Open Lands

Mark Taplin, Author Steerforth Press $29.5 (325p) ISBN 978-1-883642-01-3
Former foreign service officer Taplin, who now works for the U.S. Information Agency, turns incidental ports of call into exciting places of interest. Few readers will ever visit the area near the Arctic Circle he writes of here, whose cities and towns have been previously closed to outsiders--and not only because there are no roads. As readers of Solzhenitsyn will recall, this is the land of the gulags, and Taplin, through interviews with former zeks, or prisoners, conveys their gut-wrenching stories of brutality. Taplin relates the history of each place he visits, such as the Solovetskiy Monastery, one of the most sacred shrines in Russian Orthodoxy. For much of his journey he retraces the route of a 19th-century traveler, George Kennan, a forebear of the same-named Russian historian and one-time diplomat. Taplin's accommodations throughout his trip harken back to the Soviet era: in one city, his ""luxury penthouse suite"" was a third-floor walk-up without heat, towels, toilet seat or toilet paper. In Kamchatka, where Stalin's granddaughter, Katia, a geologist, lives (he didn't get to meet her), Taplin had a run-in with the police for ""violating the security of the Russian state"" by wandering too near a missile-tracking facility, but ultimately nothing came of the incident. The author emerges as so personable and reasonable that it's not surprising that many Russians, whose ""image of the enemy was the glue that held [the country] together,"" opened up to him. Having been posted to Russia from 1984 to 1987, and again in 1992, Taplin is keenly sensitive to the nuances of the post-communist country that he finds still ruled by graft, scarcity and maladroit service, while its citizens struggle to join tsivilizatsiya and live a normal life. Photos. (Oct.)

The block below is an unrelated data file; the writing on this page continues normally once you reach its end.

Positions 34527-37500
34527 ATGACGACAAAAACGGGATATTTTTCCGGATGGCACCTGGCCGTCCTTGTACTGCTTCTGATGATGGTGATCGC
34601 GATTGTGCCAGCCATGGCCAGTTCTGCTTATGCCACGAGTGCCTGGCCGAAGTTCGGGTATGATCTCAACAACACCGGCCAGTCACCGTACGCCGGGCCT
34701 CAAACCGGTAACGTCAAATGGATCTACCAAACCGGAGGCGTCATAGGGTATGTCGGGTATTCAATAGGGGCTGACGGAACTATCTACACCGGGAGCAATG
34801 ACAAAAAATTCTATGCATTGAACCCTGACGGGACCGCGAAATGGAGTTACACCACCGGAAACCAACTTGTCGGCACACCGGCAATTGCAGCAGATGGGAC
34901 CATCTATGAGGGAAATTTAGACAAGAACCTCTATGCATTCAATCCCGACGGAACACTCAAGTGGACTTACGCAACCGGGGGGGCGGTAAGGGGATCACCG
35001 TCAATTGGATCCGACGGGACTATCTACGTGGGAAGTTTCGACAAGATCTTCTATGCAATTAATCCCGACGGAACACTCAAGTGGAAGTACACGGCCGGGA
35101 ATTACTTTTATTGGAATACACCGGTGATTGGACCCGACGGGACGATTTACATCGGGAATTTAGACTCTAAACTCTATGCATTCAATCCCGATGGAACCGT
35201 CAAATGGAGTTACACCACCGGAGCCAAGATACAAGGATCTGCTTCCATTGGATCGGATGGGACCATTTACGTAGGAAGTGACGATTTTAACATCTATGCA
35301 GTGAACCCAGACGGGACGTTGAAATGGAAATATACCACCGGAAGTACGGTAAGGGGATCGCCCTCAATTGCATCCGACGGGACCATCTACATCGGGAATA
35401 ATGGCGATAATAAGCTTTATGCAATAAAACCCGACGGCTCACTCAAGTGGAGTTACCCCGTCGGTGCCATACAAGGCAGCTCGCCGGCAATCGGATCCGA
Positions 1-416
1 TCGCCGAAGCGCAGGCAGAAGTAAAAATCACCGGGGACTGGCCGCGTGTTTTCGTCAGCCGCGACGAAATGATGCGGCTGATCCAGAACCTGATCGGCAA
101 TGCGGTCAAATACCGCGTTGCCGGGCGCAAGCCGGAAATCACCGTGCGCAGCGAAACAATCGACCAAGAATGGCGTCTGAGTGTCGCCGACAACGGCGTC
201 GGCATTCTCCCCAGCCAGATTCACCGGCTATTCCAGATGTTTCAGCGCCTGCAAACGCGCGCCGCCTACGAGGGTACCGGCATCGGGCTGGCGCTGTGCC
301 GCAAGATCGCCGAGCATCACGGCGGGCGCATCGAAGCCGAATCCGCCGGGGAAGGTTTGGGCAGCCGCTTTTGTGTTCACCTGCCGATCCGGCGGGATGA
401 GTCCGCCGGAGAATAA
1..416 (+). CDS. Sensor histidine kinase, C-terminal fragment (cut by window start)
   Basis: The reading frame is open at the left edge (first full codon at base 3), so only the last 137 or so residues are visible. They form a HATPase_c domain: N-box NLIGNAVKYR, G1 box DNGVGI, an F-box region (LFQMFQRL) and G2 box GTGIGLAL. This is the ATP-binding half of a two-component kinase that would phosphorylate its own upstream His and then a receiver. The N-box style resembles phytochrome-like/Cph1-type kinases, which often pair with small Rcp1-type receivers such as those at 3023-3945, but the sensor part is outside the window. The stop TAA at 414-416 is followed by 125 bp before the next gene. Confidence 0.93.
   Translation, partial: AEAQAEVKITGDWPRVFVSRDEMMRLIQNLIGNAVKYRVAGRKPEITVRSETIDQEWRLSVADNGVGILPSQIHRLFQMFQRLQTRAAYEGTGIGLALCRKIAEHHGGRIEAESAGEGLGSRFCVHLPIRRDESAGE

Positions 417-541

Reviewed on: 09/29/1997
Release date: 10/01/1997
Genre: Nonfiction
Paperback - 376 pages - 978-1-883642-87-7
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